Extend Your Camping Season: An RVer's Guide to Winter

Extend Your Camping Season: An RVer's Guide to Winter

Two RVs parked in the snow

There are a lot of benefits to winter camping. Similar to camping in the fall, parks and campgrounds are less crowded, and bugs and wildlife are less prevalent. Plus, conditions for skiing, snowboarding, snowshoeing, and other winter activities are ideal. And while RVs are made to keep you safe and comfortable across the seasons, there are some extra things to keep in mind when planning a winter RV trip. Be sure to research your specific RV and contact your dealer to understand any cold weather limitations or requirements.

FAQs: RVing in the Winter

Are campgrounds and parks still open in the winter?

Yes, many campgrounds and parks stay open year-round—especially those in warmer climates. Some campgrounds and parks even offer winter-friendly amenities like full hookups, hot tubs, indoor laundry, and showers. Be sure to call ahead and ask about any seasonal closures or requirements.

What should I bring with me on a winter camping trip?

Warm clothes, extra propane and hearty foods are three items you should always have on your winter packing list. Specifically for your RV, we recommend heated tape or pads to prevent freezing in your tanks and pipes, and an exterior vehicle skirt to help keep the underbelly warm and protected. Each RV is different, so it’s important to consult experts to understand what is ideal for your RV and the climate at your destination. 

Why do I need to prep my RV for the winter?

With potentially freezing temperatures and snowy weather, there are important steps that you need to take to protect your RV during the winter. You can either winterize your RV for storage or properly outfit your RV if you plan to use it. See below for more information on these two options.

A family eating at a picnic table by a mountain

Important Things to Consider When Winter Camping

  1. Trip Planning—Before heading out on a winter camping trip, it’s always a good idea to contact your dealer to understand any cold weather limitations or requirements for your specific RV. When choosing a winter campground, double check the weather and road conditions to ensure everything is clear for your trip. It makes a big difference if you’ll be camping when the temperatures drop below freezing so it’s important to have a rough idea of the daily temperatures. Try to pick a campsite that is sheltered from the wind, free of avalanche danger and offers exposure to sunrise to help your RV warm-up quicker. It’s also worth noting that just because it’s winter doesn’t mean you have to camp in the snow. There are plenty of campgrounds and RV parks in warmer parts of the country—think Florida, California, and Texas—that offer beautiful weather for sun-chasing snowbirds.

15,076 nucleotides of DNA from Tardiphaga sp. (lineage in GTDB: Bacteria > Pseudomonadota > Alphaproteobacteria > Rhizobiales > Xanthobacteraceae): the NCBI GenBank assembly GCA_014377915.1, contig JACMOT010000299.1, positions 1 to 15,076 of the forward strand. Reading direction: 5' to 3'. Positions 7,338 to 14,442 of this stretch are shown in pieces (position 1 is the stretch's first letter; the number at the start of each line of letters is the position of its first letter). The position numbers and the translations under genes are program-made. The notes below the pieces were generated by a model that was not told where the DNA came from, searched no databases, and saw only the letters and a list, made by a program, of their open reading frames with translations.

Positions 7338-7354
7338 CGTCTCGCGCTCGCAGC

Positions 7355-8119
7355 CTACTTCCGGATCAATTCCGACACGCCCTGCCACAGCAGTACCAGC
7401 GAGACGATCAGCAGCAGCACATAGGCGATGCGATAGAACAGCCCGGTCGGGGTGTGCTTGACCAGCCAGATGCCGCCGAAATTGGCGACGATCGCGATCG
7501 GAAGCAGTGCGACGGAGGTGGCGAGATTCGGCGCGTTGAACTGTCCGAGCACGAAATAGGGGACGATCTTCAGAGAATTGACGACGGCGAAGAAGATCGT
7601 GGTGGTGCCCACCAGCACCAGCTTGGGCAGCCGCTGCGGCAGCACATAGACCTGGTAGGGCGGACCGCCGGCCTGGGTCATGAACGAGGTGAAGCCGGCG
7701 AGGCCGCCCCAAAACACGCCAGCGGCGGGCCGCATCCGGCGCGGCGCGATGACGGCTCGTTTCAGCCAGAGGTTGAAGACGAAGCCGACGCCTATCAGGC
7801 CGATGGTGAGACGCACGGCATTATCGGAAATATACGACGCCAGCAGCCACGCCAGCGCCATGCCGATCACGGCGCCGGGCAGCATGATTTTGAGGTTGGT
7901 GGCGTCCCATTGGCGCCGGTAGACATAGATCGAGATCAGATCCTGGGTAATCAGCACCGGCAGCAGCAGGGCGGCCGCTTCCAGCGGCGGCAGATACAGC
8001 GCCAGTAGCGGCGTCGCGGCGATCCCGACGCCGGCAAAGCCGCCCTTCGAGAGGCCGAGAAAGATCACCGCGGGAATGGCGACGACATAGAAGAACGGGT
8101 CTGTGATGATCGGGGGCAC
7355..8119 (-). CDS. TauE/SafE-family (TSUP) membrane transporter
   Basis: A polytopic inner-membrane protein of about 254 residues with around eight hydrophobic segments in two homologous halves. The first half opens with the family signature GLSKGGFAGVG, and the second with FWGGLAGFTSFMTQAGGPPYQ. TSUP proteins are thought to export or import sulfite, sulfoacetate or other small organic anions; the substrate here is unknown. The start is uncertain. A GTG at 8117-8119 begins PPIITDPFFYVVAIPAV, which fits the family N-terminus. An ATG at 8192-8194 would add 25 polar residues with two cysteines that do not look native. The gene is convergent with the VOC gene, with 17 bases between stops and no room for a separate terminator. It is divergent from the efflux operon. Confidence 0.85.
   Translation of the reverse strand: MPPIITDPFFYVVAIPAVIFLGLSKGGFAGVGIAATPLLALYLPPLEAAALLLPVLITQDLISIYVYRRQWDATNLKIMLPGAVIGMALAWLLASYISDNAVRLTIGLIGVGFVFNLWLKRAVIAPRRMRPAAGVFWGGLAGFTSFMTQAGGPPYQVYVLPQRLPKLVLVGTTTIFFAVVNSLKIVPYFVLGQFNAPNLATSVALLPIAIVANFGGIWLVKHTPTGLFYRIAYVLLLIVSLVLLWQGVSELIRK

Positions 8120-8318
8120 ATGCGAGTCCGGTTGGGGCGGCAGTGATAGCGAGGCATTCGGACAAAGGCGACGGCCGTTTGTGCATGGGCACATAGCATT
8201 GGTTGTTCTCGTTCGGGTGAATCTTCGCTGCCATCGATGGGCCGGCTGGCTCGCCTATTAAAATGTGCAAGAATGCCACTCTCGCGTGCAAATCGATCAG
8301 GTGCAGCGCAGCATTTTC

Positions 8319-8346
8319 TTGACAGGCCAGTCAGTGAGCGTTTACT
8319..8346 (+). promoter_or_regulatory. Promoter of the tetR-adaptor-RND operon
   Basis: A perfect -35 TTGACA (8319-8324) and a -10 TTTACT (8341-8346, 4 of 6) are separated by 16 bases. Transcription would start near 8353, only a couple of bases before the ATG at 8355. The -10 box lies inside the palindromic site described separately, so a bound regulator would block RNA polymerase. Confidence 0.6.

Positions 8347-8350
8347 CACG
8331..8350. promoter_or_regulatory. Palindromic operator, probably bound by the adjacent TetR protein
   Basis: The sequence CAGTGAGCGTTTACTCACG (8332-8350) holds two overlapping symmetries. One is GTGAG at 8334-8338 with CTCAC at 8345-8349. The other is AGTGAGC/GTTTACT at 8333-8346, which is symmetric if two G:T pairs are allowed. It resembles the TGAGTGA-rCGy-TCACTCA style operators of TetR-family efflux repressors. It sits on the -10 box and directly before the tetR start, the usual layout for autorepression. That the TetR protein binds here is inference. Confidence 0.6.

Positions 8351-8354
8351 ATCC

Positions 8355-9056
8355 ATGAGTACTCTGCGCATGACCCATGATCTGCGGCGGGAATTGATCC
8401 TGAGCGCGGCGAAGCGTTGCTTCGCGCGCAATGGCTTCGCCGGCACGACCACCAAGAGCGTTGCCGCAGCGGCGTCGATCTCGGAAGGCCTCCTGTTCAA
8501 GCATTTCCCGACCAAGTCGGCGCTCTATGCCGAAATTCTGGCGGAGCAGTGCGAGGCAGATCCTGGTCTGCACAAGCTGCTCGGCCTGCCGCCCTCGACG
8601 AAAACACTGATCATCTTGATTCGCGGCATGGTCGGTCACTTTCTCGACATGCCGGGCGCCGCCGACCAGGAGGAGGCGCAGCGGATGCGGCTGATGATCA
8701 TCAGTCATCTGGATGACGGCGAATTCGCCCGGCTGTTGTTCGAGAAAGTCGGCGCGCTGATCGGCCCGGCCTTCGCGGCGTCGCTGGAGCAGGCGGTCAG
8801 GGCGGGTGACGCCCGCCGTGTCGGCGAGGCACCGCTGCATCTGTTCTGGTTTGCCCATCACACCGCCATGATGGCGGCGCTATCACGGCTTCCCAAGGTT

2. Packing Essentials—First, consider what type of activities you’ll be doing on your trip. Clothing, shoes and accessories will vary if you plan to be active and outside or cozy and inside. Either way, you’ll want to bring plenty of layered clothing, including a waterproof outer layer. Thick socks, a hat and some gloves are also good items to have to keep your body warm. If you plan to be outdoors in the snow, insulated and waterproof shoes are important for keeping your feet dry. For the RV, be sure to bring a shovel, tire chains, wooden blocks to place beneath your stabilizing jacks (stabilizers can freeze and get stuck to the ground) and window covers or drapes to help insulate the interior.

  3. Prepping Your RV—Getting your RV prepped and ready for cold weather depends on where you are going, the temperatures (below freezing or not) and the amenities you’ll have at your site. For example, a popular RV park with full hookups will require less winter prep than a remote boondocking spot in the mountains. And while we recommended always checking with your dealer first, below are a few examples of things to check when taking your RV out for a winter camping trip:

    - Wrap your pipes and tanks with heated tape and pads to prevent freezing in your plumbing systems and water lines

    - Add an exterior vehicle skirt to help protect the RV’s underbelly from wind and cold

    - Make sure there are no cracks or holes in your roof, siding and windows to allow cold air inside

    - Check your propane tank levels to ensure you have plenty for your trip (bring extra just in case)

    - Double check your RV and tow vehicle’s tire pressure, as low temperatures often lead to low tire pressure

    If you are camping in an area that will drop below freezing, you will need to evaluate what components of your RV will be usable, and you may need to winterize your RV ahead of your camping trip. If winterizing is your best option—then you’ll need to take some additional steps to ensure that your RV is safe and secure. This includes things like draining all freshwater and holding tanks; draining the water heater, ice maker and any other appliance that uses water; removing water from all water valves including those in the toilet, sinks, and shower; opening and draining the low-point drains; and blowing compressed air or running antifreeze through all plumbing and water pumps. For more information on winterizing your RV, check out this helpful article.

Winter Camping Trip Guide

Some of the country’s best winter camping

Explore the Guide
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a map of the US

Winter can be such a beautiful time to explore the outdoors. And with the right precautions and information, you can have a truly memorable RV camping experience—even when it’s freezing outside! Share your winter adventures with us by tagging @thorindustries or using the hashtag #ExploreWithTHOR.

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